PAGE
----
Romans 8:9, 11-13

Rom 8:1-13

Brendan Byrne, S.J., “A Pauline Complement to Laudato Si’”[7]

 

 

Romans 8:9, 11-13

in Scott H. Hendrix, ed. and trans., Early Protestant Spirituality (New York, Mahwah: Paulist Press, 2009) 129.

 

 

Romans 8:9

Michael Winger, “The Meaning of Pneuma in the Letters of Paul:  A Linguistic analysis of Sense and Reference”[8]

 

 

Rom 8:9

John R. Coulson, “Jesus and the Spirit in Paul’s Theology:  The Earthly Jesus”[9]

 

 

cf. Matthew 11:25

 

 

Matthew 11:25-30

Matthew 11:1-30

in Reformation Commentary on Scripture:  New Testament VIII:  Romans 9—16, Timothy George (ed.), general editor; Scot M. Manetsch, Associate General editor; Philip D. W. Krey and Peter D. S. Krey (ed.), (Downers Grove, Illinois:  IVP Academic:  An imprint of InterVarsity Press, 2016, ISBN 978 0 8308-2971-2, P 1, Y 16) 7, 23, 30, 39, 62, 81, 137, 142, 159, 185, 242, 252.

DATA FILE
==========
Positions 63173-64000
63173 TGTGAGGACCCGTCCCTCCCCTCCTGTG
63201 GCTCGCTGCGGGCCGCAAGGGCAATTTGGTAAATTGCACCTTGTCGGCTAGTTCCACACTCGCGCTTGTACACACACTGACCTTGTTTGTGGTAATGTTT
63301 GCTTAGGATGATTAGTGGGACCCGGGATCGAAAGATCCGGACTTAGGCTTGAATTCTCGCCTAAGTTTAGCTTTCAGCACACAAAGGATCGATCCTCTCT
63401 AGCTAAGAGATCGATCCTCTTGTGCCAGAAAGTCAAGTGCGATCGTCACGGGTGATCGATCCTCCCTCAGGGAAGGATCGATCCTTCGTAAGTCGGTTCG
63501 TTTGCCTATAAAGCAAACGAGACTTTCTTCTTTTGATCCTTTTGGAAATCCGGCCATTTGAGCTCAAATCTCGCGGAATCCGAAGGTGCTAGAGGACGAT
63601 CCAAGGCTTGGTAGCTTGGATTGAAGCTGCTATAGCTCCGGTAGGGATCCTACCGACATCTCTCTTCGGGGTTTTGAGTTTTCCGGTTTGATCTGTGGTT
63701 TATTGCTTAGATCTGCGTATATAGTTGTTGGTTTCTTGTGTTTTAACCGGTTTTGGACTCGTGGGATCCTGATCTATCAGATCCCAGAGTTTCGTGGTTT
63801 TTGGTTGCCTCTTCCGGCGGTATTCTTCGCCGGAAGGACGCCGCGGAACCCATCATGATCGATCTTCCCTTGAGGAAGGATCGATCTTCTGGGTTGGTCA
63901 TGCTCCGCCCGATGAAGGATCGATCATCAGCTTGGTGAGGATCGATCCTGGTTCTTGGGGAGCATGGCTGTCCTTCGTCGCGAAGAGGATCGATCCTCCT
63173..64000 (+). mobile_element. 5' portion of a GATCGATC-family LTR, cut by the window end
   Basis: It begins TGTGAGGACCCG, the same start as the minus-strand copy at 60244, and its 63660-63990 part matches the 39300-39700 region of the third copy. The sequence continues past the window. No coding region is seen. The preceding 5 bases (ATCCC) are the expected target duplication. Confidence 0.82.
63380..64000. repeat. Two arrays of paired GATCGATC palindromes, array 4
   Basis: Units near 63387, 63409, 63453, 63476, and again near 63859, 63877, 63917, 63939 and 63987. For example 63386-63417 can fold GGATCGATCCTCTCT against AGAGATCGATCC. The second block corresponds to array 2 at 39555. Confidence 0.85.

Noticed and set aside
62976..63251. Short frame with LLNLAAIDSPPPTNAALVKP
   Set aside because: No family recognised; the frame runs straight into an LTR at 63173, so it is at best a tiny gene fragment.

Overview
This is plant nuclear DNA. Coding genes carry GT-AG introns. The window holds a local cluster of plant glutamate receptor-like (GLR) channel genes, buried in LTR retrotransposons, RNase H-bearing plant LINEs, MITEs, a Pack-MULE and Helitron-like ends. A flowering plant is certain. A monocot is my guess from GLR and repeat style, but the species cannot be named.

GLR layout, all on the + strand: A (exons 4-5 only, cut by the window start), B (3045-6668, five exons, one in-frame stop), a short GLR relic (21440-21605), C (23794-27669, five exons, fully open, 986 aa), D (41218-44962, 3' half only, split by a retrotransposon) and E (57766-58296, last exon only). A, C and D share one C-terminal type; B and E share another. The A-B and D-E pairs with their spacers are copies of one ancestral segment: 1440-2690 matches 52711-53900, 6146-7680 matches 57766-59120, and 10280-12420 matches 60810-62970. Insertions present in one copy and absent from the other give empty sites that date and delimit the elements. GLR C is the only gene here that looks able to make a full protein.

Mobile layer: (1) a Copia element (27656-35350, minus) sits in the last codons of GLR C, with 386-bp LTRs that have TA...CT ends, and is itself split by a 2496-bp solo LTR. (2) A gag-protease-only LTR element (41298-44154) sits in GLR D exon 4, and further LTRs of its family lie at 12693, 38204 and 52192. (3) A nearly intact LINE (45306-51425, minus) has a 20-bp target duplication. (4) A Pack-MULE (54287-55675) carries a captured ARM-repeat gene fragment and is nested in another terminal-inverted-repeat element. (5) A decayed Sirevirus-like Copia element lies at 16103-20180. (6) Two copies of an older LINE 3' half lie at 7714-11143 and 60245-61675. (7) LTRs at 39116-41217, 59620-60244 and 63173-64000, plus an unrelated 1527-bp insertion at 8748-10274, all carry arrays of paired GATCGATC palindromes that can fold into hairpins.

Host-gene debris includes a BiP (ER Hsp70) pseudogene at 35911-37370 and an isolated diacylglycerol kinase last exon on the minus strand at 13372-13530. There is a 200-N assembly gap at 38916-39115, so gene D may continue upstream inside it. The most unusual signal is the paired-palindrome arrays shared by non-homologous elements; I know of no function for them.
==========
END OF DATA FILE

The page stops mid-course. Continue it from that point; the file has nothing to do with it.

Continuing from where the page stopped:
Matthew 11:25-28

in Reformation Commentary on Scripture:  New Testament IV:  John 1—12, Craig S. Farmer (ed.), general editor, Timothy George, Associate General editor, Scott M. Manetsch (ed.), (Downers Grove, Illinois:  IVP Academic:  An imprint of InterVarsity Press, 2014, ISBN 978 0 8308-2967-5 (hardcover : alk. paper), P 1, Y 14) 34, 56, 127, 187, 190, 275, 308, 395.

 

 

Matt 11:25-27

Peter Davids, review of John R. Markley, Peter—Apocalyptic Seer[10]

Davids reports that Markley “does look at the generally assumed `modified typical disciple’ description of Peter in Matthew and does demonstrate how it itself needs modification.”  Peter is both similar to and special from the other disciples.

 

Matthew 11:25